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Enjoying Wagner's Ring of the Nibelung with Speight Jenkins
Clemens Krauss, Speight Jenkins
Enjoying Wagner's Ring of the Nibelung with Speight Jenkins
Genres: Special Interest, Classical
 
  •  Track Listings (44) - Disc #1
  •  Track Listings (30) - Disc #2
  •  Track Listings (25) - Disc #3
  •  Track Listings (23) - Disc #4


      
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CD Reviews

An interesting set
Ray Barnes | Surrey, British Columbia Canada | 01/05/2002
(4 out of 5 stars)

"Overall, I enjoyed Mr. Jenkins' analysis on the Ring cycle and gained some insights. I think it is better suited for a buyer who is already quite familiar with the music rather than for someone who is not. There was no explanation as to why the Clemens Krauss 1953 Bayreuth Ring cycle was chosen for the musical illustrations. This is one of my favourites, but for those who are not big fans of classic live Wagner in mono, it might not be the best version for this kind of album. Astrid Varnay's assumption of Brunnhilde brings a somewhat flawed vocal technique; she was better known for her fine acting and characterization on stage than her singing. To the uninitiated listener, this might be disconcerting.The set consists of 4 CDs, one per opera, with each playing from about an hour to just over 70 minutes. Mr. Jenkins provides brief plot synopses, detailed commentary on the development and interaction of the characters, and explanations of the construction of the orchestral scores. I especially enjoyed his comments on the autobiographical nature of the character of Wotan. He also discusses how Wagner developed as a composer over the course of 26 years, in which the orchestra ultimately became the primary component of his concept of music drama.Overall I thought Mr. Jenkins' exposition was well presented. I share his criticisms of some of the scoring of Das Rheingold, and he makes a very good case for Siegfried being an effective and successful opera. I think in some areas he went into details perhaps more than the average listener would want to hear - such as his preference for using a live bear cub in Act I of Siegfried - and did not delve into other aspects of the Ring which perhaps could have merited greater attention. For instance, at the end of Act I of Gotterdammerung, he did not discuss the problem in production of Siegfried, in disguise as Gunther, having to also sing in Gunther's voice. None of the music of Siegfried's Rhine Journey, Siegried's Ascent of the Valkyrie Rock in the preceding opera, or even the Ride of the Valkyries, was played. This is regrettable.Mr. Jenkin's voice was recorded at a higher volume than the musical illustrations. This resulted in making several volume adjustments up and down as the CDs were played to make for comfortable listening. This might have been avoided by using a modern stereo recording of the Ring. I'm surprised frankly that none of Mr. Jenkins' Seattle Ring productions over the last 20 years were either available or chosen. Having attended the 1982 cycle, in which Ute Vinzing sang a marvellous Brunnhilde, it would have been wonderful and nostalgic to hear some of these artists in this set.I cannot compare this to the John Culshaw Introduction to the Ring, accompanied by the classic Solti set, because I have not heard it.Overall, with minor reservations, this set can be recommended."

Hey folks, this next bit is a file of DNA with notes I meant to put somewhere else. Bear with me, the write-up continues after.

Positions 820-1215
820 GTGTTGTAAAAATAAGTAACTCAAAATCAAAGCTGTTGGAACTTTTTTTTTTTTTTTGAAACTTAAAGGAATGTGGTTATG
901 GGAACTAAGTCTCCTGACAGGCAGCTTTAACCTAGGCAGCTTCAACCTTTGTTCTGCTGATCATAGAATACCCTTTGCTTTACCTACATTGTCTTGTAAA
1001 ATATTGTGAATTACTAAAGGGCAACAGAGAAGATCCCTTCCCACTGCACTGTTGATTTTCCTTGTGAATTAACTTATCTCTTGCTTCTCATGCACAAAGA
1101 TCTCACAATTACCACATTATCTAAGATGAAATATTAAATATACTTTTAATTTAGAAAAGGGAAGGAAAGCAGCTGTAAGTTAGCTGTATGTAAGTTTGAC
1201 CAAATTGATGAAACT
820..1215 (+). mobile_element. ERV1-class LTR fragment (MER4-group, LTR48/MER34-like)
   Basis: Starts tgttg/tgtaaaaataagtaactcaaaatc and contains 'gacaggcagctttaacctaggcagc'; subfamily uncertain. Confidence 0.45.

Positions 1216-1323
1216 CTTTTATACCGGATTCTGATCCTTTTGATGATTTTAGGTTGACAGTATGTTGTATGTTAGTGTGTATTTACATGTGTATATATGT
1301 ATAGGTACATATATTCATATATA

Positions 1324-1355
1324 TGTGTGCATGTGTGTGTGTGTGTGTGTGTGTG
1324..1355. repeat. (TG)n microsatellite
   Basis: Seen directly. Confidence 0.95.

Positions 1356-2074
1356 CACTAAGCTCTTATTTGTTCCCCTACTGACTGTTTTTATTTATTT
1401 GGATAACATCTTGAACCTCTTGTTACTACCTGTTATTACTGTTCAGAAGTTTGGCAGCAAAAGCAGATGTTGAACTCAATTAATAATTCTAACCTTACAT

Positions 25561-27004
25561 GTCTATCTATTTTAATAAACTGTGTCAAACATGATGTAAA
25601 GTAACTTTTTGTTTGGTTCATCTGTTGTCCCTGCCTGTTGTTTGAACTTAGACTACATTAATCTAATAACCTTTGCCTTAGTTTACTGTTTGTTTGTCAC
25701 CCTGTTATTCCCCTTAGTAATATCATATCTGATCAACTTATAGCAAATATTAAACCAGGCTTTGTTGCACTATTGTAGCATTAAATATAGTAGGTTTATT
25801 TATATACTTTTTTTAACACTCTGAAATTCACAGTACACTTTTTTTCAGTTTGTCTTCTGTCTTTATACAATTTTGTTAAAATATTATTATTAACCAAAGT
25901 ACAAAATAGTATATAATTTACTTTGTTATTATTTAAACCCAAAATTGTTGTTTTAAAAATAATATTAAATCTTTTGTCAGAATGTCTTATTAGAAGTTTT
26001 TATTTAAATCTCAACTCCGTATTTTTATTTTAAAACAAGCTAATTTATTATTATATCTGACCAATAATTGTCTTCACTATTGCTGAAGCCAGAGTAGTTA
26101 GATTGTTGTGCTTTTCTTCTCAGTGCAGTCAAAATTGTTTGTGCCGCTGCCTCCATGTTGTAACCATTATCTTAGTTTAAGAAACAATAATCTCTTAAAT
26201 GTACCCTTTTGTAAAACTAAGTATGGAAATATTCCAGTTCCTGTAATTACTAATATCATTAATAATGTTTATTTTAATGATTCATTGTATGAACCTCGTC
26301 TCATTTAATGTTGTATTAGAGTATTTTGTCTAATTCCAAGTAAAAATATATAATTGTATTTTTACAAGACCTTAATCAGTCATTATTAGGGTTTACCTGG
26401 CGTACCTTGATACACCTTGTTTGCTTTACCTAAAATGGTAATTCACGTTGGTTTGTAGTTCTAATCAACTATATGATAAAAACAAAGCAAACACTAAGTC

Perfect for the lay listener
Pitti-Sing | Titipu, Japan | 11/02/2005
(5 out of 5 stars)

"For the lay opera fan who, like me, was trepiditious about aproaching the much-hailed, heavy work of Wagner, this is a perfect introduction. I am horrified to find that it is no longer available, as it is a much cheaper and more reasonable way to explore the Ring operas than purchasing a full set recording of them. However, if you can get ahold of this, do give it a try! Speight Jenkins gives a captivating (and easily understood) analysis, while the excerpts, taken from a historic performance, are excellent. My timid and vague distaste for anything Wagnerian was immediately turned into enthusiasm for the masterful story and stirring music of the Ring."